“None of your shower-proof nonsense” Emerald Street
Whether you are going up a mountain or doing the daily commute to work, we’ve put together a guide to understanding a jacket’s waterproof capabilities and what it can actually handle. From waterproof ratings to shower resistance, we’ll give you the facts on what the numbers actually mean, how breathability comes into it and what to look for.
What Makes a Jacket Waterproof?
Essentially there are two kinds of ‘waterproof’ jacket:
- Water resistant (sometimes referred to as showerproof)
- Fully waterproof (this is what you want and this is what we do)
Water resistant jackets are simply treated with a waterproof coating which repels water for a certain amount of time – they won’t give you protection in a downpour as the fabric becomes saturated and there will be “weak” areas of the jacket such as the seams where water can seep in due to holes from the sewing process. The coating also wears off as the garment is worn and washed. Water resistant jackets generally are not breathable.
Fully waterproof jackets are made with a waterproof membrane bonded to the fabric and all seams on the jacket are taped, or sealed, with a waterproof tape to ensure there are no “weak” areas for water to get in. Generally they will be covered in other design details to ensure everything is watertight such as waterproof or covered zips and have considered and effective hood construction. Most will combine all this with a waterproof coating on the top of the fabric for added durability and water repellency. Fully waterproof jackets will also have varying levels of breathability built in with the waterproofing technology.
The fabric used for water resistant jackets will be treated with a Durable Water Repellency coating (DWR), or a similar water repellent coating. You can tell a jacket has been treated with a water repellent coating as water will bead up on the surface of the fabric and run off. Waterproof jackets also use this coating on top of their already waterproof fabric to add to a garments capability – we use a coating that is environmentally friendly (zero carbon content or no PFCs) as well as being effective.
A waterproof membrane is a thin layer that has lots of microscopic pores which are big enough to allow water vapour (sweat) to be released but small enough to stop water droplets getting in. The membrane is also what makes a jacket breathable.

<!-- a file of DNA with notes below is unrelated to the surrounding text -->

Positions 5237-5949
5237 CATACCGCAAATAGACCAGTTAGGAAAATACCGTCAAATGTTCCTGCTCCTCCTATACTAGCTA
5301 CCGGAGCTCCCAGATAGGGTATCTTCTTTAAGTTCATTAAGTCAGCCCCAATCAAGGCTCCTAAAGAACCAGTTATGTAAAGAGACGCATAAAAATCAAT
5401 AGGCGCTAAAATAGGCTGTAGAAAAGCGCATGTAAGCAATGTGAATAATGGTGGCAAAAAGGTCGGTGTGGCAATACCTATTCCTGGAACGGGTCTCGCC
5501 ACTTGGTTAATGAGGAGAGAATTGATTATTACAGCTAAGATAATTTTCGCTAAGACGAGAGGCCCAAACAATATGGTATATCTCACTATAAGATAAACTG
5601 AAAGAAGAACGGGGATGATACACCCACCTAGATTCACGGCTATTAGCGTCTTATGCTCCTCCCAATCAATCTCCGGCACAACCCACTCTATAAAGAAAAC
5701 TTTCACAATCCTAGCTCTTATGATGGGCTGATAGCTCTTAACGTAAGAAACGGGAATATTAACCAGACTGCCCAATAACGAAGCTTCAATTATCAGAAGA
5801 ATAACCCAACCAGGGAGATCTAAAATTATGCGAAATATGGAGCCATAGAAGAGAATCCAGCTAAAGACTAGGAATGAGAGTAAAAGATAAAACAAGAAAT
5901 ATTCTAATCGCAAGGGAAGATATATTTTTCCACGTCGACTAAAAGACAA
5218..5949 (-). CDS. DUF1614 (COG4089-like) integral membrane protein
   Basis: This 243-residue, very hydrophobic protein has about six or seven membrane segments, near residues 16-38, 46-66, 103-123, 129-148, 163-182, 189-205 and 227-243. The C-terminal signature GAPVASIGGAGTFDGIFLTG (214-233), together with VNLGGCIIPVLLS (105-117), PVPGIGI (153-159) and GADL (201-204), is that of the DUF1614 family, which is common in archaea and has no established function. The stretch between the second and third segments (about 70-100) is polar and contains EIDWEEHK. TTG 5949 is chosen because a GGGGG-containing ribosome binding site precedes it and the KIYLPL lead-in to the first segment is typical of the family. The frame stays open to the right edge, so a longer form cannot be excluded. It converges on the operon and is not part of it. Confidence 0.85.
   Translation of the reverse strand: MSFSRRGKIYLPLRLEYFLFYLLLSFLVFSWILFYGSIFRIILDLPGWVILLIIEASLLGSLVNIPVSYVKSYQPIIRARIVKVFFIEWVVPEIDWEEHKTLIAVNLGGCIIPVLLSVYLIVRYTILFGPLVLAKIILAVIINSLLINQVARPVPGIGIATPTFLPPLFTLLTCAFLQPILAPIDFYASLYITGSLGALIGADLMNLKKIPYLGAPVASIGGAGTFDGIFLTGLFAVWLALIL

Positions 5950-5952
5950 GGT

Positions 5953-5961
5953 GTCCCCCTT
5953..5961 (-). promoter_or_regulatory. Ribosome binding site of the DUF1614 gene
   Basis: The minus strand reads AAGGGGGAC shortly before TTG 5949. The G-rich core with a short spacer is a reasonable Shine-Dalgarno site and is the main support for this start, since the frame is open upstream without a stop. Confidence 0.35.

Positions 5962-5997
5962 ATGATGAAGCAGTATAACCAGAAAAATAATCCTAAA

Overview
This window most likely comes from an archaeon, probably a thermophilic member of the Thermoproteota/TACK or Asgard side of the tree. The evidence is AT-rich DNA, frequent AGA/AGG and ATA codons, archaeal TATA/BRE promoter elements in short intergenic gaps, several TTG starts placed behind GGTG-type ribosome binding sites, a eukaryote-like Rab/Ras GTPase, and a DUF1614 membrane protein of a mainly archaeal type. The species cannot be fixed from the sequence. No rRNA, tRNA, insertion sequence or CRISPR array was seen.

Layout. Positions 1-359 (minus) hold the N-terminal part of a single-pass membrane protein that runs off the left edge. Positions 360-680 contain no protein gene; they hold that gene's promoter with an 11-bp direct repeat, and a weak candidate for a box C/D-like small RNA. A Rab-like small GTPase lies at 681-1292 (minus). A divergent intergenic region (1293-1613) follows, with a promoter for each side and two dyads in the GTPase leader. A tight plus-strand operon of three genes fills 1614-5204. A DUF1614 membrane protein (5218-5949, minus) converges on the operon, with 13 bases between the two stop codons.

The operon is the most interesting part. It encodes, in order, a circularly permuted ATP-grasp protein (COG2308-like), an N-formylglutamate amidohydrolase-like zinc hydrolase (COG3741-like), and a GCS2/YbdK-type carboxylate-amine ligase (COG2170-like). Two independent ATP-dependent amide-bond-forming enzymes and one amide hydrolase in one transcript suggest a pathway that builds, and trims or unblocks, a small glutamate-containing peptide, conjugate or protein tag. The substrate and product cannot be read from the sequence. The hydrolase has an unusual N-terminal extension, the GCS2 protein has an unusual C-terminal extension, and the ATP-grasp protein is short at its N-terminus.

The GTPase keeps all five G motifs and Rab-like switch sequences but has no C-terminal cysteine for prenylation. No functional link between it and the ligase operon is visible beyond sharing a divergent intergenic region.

A jacket can be treated with a waterproof coating and have a waterproof membrane but not be fully waterproof. For a jacket to be 100% waterproof it will also need to have taped seams. Taped seams are heat-sealed seams that stop water coming through the stitching. Taped seams are the key to keeping dry and along with waterproof membranes are what sets “technical” or “performance” clothing apart from regular water resistant garments.
How waterproof a jacket is will depend on its waterproof rating – the higher a jacket’s waterproof rating the longer the fabric will remain waterproof for.
Waterproofness ratings are measured in millimetres using a Hydrostatic Head test – this tests how much water pressure a jacket can withhold without the water penetrating the fabric and it is always measured in millimetres. For example, 15,000 WP means that the fabric will take 15,000mm (or 15 metres) of water pressure over a 24 hour period before the water starts to leak through.
- Ratings of 1,500mm to 2,000mm are suitable for very light showers and everyday use whether it be around town or walking the dog. These jackets won’t be breathable.
- A rating of 5,000-10,000mm is suitable for most weather conditions. These higher rated jackets will also be breathable.
- For extremely wet conditions (or to protect you in all weather conditions) a jacket of 10,000mm or above will offer the most protection and also be the most breathable.
- All Protected Species garments have a 15000 rating for waterproofness and breathability along with a 2 year guarantee for waterproofing.
|0 – 1,500mm||Water resistant / snowproof||Dry conditions or very light rain|
|1,500mm – 5,000mm||Waterproof||Light to average rain|
|5,000mm – 10,000mm||Very Waterproof||Moderate to heavy rain|
|10,000mm- 20,000mm||Highly Waterproof||Heavy rain|
You’ll often see another number alongside these, expressed in grams. This number is how breathable the fabric, found by testing how many grams of water vapour can pass through a square meter (m2) of the fabric from the inside to the outside in a 24-hour period. In the case of a 5,000g fabric, this would be 5,000 grams. The larger the number, the more breathable the fabric. All our garments have a breathability rating of 15000gms.
If you have any questions at all about our performance or want to see, feel and test the fabric before buying just drop us a line at [email protected]